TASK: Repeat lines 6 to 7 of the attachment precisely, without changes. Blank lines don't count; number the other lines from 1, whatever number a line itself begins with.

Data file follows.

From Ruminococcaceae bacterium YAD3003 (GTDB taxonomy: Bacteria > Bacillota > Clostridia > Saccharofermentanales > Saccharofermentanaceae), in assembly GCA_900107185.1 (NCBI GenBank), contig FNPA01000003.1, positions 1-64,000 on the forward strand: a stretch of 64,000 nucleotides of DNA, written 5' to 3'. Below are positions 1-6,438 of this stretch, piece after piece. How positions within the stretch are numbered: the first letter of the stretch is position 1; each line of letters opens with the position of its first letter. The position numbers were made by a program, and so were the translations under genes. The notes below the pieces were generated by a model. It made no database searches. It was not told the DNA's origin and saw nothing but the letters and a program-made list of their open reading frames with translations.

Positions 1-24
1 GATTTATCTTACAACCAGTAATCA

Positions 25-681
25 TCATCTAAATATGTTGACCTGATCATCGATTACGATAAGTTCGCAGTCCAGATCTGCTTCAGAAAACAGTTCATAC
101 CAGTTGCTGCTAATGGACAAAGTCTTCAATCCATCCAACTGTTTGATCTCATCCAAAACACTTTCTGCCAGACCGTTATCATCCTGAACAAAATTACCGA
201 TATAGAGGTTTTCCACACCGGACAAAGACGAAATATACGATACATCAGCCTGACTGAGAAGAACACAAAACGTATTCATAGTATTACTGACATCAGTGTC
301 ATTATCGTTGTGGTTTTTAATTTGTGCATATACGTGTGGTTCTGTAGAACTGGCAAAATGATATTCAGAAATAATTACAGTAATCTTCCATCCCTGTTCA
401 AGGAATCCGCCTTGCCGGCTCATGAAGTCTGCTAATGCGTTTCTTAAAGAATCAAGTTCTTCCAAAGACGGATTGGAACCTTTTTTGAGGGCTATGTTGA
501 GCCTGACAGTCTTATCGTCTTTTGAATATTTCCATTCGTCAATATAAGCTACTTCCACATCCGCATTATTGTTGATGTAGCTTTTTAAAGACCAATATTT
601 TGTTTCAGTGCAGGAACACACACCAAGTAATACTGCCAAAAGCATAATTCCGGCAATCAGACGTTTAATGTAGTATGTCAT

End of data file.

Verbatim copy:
101 CAGTTGCTGCTAATGGACAAAGTCTTCAATCCATCCAACTGTTTGATCTCATCCAAAACACTTTCTGCCAGACCGTTATCATCCTGAACAAAATTACCGA
201 TATAGAGGTTTTCCACACCGGACAAAGACGAAATATACGATACATCAGCCTGACTGAGAAGAACACAAAACGTATTCATAGTATTACTGACATCAGTGTC